The applications for Santa Anita Park and Golden Gate Fields‘ upcoming after-Christmas meets were both conditionally approved without incident Nov. 29 during a California Horse Racing Board meeting at Del Mar.
The approval, which is pending an agreement with advance-deposit wagering company TwinSpires, lacked the controversy of previous discussions on the topic as The Stronach Group pulled its proposed plans to revamp the way pari-mutuel wagering is conducted in Northern California.
At the October CHRB meeting, the Thoroughbred Owners of California and others opposed a proposal by The Stronach Group to not have Golden Gate import any out-of-state signals to any brick-and-mortar locations in Northern California, other than the signal from the Hong Kong Jockey Club.
That move would have required all wagering on out-of-state tracks in Northern California to go through an ADW (and The Stronach Group owns XpressBet), but according to The Stronach Group executive Scott Daruty and TOC president and CEO Greg Avioli, the track owner has abandoned that proposal.
“They’re positioned to have the exact same simulcasting imports they had in 2017,” Avioli said.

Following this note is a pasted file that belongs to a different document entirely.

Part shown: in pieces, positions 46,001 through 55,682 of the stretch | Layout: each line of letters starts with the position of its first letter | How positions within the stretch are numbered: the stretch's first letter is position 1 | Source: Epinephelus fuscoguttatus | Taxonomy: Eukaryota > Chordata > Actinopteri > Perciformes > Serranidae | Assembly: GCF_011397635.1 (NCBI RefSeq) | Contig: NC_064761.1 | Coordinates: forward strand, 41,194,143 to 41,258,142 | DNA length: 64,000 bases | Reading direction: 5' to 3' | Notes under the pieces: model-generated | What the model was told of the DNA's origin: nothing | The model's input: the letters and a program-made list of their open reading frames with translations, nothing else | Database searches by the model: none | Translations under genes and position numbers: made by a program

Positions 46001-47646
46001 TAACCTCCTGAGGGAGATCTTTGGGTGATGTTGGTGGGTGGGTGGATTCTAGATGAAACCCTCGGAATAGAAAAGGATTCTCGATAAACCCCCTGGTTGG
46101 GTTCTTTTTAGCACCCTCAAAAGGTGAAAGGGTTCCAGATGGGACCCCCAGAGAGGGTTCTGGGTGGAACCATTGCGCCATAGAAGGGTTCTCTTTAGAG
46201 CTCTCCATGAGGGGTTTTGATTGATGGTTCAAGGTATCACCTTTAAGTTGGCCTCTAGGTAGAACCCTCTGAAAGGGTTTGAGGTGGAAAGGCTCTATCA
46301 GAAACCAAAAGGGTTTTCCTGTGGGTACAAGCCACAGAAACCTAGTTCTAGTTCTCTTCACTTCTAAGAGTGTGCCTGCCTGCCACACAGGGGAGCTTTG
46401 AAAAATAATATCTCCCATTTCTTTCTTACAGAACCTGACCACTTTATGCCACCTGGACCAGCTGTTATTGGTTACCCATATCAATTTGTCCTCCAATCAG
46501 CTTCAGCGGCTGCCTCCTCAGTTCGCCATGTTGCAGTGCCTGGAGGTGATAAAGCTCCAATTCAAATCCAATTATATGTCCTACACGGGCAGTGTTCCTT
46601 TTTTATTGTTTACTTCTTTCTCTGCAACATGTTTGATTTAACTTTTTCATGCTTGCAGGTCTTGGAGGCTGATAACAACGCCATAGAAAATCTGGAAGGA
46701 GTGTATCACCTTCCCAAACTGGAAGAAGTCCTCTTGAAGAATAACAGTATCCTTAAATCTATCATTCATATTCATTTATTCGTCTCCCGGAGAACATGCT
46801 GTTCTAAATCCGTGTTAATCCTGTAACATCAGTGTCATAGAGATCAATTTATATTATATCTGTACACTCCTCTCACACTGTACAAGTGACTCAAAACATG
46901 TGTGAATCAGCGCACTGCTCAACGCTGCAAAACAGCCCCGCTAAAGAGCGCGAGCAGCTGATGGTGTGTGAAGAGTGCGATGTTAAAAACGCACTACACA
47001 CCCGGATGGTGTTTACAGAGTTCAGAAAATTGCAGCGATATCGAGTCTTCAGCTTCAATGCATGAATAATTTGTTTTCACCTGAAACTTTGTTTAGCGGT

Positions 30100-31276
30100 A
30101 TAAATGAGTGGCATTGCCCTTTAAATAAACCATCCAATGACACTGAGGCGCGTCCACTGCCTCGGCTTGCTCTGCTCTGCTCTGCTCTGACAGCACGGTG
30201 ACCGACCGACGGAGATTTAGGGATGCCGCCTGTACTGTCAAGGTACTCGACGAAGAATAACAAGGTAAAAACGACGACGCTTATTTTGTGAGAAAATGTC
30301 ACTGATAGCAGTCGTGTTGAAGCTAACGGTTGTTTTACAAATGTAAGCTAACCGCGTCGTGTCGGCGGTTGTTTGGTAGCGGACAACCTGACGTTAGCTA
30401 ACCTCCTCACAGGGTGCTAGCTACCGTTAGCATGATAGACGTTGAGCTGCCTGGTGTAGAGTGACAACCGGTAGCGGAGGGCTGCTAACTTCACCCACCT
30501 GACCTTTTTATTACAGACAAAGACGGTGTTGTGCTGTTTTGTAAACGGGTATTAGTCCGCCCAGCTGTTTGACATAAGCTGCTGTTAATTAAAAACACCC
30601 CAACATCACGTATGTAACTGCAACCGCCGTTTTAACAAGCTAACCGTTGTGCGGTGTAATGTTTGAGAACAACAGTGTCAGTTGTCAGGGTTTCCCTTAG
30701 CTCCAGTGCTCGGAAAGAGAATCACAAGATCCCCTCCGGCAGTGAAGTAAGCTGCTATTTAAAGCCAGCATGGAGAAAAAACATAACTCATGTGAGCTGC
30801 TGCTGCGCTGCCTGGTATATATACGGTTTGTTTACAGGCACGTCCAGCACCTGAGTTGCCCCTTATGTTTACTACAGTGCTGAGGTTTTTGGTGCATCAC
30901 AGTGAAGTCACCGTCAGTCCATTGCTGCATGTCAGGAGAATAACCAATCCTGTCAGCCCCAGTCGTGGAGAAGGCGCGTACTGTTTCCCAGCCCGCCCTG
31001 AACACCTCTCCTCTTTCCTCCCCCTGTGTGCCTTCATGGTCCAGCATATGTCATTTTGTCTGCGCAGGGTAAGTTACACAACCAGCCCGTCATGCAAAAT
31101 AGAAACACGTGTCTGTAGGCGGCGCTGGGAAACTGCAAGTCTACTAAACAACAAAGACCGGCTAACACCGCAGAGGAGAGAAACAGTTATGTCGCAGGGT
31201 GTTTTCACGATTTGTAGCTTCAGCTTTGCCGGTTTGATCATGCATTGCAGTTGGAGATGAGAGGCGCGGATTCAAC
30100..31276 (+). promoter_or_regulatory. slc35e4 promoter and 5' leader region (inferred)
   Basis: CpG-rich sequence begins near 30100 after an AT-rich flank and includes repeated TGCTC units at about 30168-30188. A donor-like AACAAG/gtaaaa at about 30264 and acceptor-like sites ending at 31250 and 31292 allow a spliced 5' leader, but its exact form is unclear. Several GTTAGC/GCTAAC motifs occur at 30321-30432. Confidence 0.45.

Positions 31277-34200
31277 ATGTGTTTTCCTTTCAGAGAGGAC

Daruty emphasized after the CHRB meeting that plans to move Northern California wagering to ADWs has been shelved “for the time being” and that it is still a goal going forward.
“We think we have ways to make it better,” Daruty said.
How those plans will ultimately take shape remains to be seen. In previous CHRB meetings, the idea of “ADW cafes” to replace traditional brick-and-mortar satellite facilities has been discussed, but Avioli stressed the importance of moving forward technologically without “alienating” the base of bettors who may not be willing to send all of their wagers through an ADW account.
The Stronach Group still has a pending legal challenge to the CHRB’s policy that Golden Gate must send its simulcast signal to the region’s brick-and-mortar satellite facilities that operate through the Northern California Off-Track Wagering Incorporated in order to operate a race meeting.
“Their fundamental lawsuit is still pending, so I think the resolution to that will give preference to one way or the other,” Avioli said. “We’re pro technology, and we don’t disagree with a lot of the general concepts for what they’re calling ‘ADW cafes.’ … It makes sense, but the question is, how do you manage the transition in such a way without damaging the purse-generating ability and alienating the fans?”
The lone dissenting opinion on the meet applications came from California Authority of Racing Fairs executive director Larry Swartzlander, who didn’t like the trend of short-term agreements before every meet.
“This will be the third satellite agreement we’ve signed outside of reforming NOTWINC,” Swartzlander said. “It’s a situation that needs to be resolved, and when this is reheard, I guess, in April or May for the summer (Golden Gate) meet, (there) needs to be a resolution to what NOTWINC is going to look like in the North. It’s simply not acceptable to sign another agreement.”